In-Market Audiences: Target Prospects Who Are Ready to Buy

By Zina Kayyali June 17, 2014 Comments: 6

At the core of every online advertiser’s mission is delivering a perfectly tailored message to a prospect at the moment they are ready to take action. With in-market audiences, released in beta last November, Google claims it can get advertisers closer than ever to this goal.

In-market audiences allow advertisers to set up their Display campaigns to reach people who are further down the funnel and ready to make a purchase. How? By connecting ads to consumers who are actively researching or comparing products and services across the Google Display Network.

in-market audiences

In-market segments allow you to reach customers when they’re ready to buy

How In-Market Audiences Work

So what distinguishes in-market audiences from other interest categories? Google says that they can distinguish interest from purchaser’s intent by using real-time data to categorize a potential customer with intent to buy. Google will factor in metrics like:

  • the content of sites browsed
  • the proximity and frequency of visits
  • account clicks on related ads and
  • subsequent conversions

to determine a purchaser’s intent. In this manner, Google is able to classify users, targeting those most interested in an advertiser’s offering.

Here’s an example: say you’re a car dealership looking to target searchers who are ready to buy a car. Google will look to find people who are clicking on ads related to cars, exploring relevant searches, looking at consumer reviews, car reviews, car comparison sites, etc. and predict whether these consumers are ready to buy. Advertisers can then tailor the messaging of their ads to make them highly relevant to this subset of purchase-ready buyers.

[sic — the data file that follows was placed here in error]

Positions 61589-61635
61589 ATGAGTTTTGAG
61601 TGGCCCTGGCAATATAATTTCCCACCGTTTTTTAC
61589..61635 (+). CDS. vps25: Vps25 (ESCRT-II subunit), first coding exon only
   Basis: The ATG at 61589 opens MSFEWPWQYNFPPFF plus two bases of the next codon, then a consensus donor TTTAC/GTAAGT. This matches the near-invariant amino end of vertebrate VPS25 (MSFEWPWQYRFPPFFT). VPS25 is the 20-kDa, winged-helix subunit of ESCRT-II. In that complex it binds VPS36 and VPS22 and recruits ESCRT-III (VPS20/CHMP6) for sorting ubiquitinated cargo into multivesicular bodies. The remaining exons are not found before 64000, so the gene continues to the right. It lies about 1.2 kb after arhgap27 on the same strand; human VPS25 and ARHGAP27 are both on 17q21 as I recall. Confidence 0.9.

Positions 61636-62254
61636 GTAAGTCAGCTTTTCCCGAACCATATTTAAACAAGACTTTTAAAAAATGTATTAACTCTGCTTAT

in-market segments

Make it easy for the consumer; deliver the right message at the right moment!

So what does Google say you’ll get by using in-market segments? For starters, advertisers will be able to expand reach in new ways to specifically include people engaged in comparison shopping and actively researching with intent to buy. Instead of reaching only the “hand raisers” (people who have expressed interest in certain categories), advertisers will be reaching “signalers” (people who are giving off signals that they are truly ready to buy). In addition, reaching consumers further along down the conversion funnel should intuitively mean more conversions and better ROI.

Do In-Market Audiences Really Work?

How has this panned out in practice for advertisers? Well, for our some of our clients at WordStream, it seems to be a mixed bag. General trends across accounts point to increased traffic to site but inconclusive changes to the volume of conversions.